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While it is widely accepted that vaccination is preferable to not vaccinating, would anyone like to give a shot at providing evidence in favor of not vaccinating? Anything goes.

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    $\begingroup$ This is a scientifically minded site. Why would you think we would want to engage in such a waste of time? $\endgroup$ – anongoodnurse Dec 19 '15 at 3:12
  • $\begingroup$ Ya OP, we are scientists here. Science is about stagnation and NOT challenging hypothesis. As scientists, we find the right answer, put it in a text book, and never revise it. Duh. Go read a book or something. $\endgroup$ – DonJulian Dec 25 '15 at 6:53
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Here's the thing. No one has been able to repeat the results seen in the discredited "vaccination is linked to autism" study that started this whole dangerous mess (I'm not even going to bother looking up the citation, I care that little about it). Scientists, including those funded by so-called "anti-vax" groups, have been trying for the past 15-20ish years, and they can't do it, because

there is no causative link between early-childhood vaccination and autism.

Your question is akin to asking us to advocate against Pasteur's germ theory of disease, or for the idea of phlogiston in chemistry, or against the theory of relativity in physics.

So, given that the scientific evidence is firmly pointing in one direction, why would we waste our time on this endeavor, especially when anti-vaxxers will cling to any sort of misquoted, out-of-context, partial evidence that they can find?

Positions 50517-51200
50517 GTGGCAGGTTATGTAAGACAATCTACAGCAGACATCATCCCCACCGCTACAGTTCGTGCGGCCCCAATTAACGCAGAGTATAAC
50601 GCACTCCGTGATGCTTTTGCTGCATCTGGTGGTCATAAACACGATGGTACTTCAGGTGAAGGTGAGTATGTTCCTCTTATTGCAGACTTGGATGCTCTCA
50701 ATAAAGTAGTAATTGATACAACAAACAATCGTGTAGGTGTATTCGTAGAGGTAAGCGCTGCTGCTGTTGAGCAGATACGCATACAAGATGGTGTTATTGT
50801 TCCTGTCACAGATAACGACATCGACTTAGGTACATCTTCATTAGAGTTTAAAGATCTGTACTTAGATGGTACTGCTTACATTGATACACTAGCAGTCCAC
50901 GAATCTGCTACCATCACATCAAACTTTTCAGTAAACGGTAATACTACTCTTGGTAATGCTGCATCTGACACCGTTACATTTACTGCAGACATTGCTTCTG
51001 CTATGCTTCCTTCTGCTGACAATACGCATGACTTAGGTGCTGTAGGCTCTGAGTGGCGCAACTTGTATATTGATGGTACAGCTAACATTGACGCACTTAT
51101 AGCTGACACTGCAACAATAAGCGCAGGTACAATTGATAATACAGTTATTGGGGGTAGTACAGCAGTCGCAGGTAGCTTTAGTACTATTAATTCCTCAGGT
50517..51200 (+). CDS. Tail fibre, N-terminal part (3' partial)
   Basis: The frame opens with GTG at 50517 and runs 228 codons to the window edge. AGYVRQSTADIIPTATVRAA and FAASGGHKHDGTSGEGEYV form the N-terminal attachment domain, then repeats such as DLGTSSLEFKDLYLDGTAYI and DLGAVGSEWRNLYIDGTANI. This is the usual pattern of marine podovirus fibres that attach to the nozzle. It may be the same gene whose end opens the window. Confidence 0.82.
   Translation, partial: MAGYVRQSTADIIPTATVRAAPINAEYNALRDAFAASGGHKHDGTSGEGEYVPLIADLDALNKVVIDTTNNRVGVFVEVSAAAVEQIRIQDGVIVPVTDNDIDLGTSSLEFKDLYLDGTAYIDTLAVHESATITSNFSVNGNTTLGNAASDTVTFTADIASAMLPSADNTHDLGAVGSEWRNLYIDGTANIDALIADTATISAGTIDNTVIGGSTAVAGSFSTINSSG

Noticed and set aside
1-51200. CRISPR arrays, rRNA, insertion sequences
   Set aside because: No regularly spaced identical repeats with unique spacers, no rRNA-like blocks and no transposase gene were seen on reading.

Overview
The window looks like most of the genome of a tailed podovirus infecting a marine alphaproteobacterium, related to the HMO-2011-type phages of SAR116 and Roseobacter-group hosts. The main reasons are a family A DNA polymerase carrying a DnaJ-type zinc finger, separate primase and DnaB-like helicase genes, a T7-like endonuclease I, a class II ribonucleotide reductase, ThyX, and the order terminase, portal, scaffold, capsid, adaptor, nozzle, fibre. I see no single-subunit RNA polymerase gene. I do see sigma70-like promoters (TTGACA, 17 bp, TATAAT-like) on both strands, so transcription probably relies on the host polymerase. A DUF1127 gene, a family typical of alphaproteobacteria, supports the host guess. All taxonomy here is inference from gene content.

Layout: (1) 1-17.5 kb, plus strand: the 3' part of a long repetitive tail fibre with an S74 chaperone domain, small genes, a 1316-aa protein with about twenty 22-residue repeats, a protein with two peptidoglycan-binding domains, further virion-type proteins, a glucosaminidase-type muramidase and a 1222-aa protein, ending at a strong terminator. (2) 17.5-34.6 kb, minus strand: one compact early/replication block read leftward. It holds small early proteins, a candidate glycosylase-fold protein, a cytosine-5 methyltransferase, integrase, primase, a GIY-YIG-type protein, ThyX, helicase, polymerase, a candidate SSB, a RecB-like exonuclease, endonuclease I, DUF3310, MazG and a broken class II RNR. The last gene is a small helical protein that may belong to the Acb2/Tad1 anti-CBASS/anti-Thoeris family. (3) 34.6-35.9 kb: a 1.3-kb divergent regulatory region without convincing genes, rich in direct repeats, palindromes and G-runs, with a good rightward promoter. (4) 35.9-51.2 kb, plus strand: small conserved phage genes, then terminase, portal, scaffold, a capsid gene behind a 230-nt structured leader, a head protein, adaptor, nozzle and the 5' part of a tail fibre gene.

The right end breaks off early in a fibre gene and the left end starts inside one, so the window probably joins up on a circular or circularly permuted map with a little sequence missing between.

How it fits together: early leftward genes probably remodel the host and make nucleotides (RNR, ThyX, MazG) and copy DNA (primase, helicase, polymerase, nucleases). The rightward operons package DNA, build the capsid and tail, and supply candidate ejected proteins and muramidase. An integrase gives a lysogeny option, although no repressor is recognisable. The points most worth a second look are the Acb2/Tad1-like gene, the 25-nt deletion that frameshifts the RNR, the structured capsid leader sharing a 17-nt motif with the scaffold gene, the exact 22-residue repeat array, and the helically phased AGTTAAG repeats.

The only reason a child should not receive a vaccine at the scheduled time and in the recommended dose would be because she is severely allergic to one of the main components of the vaccine, or she has a significantly-depressed immune system, typically associated with cancer and other severe medical conditions. At such times, medical recommendations by the specialist treating the condition should be followed.

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    $\begingroup$ Really good answer, however I don't want to vote up, because then the question will hang around even if closed. Maybe it should become a community wiki on why early childhood vaccination? Or an ask and answer? I'd vote up. $\endgroup$ – AMR Dec 19 '15 at 4:49
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    $\begingroup$ This has been covered already on Skeptics and Health, so I don't see the need to cover it again here. $\endgroup$ – MattDMo Dec 19 '15 at 5:01
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    $\begingroup$ Not to mention that "study" wasn't even a study at all. It was "hey, I looked at the guts of 6 of my patients and now I am convinced vaccines cause autism". What the heck? It's been retracted and denounced by the journal that published it by now, anyway. $\endgroup$ – YviDe Dec 19 '15 at 7:17
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    $\begingroup$ Phlogiston! :'D $\endgroup$ – user19679 Dec 20 '15 at 2:33
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    $\begingroup$ @DonJulian and why is that? Because we rigorously tested a hypothesis, found it to have no support, and discarded it? That's exactly what science is supposed to do. $\endgroup$ – MattDMo Dec 25 '15 at 13:47

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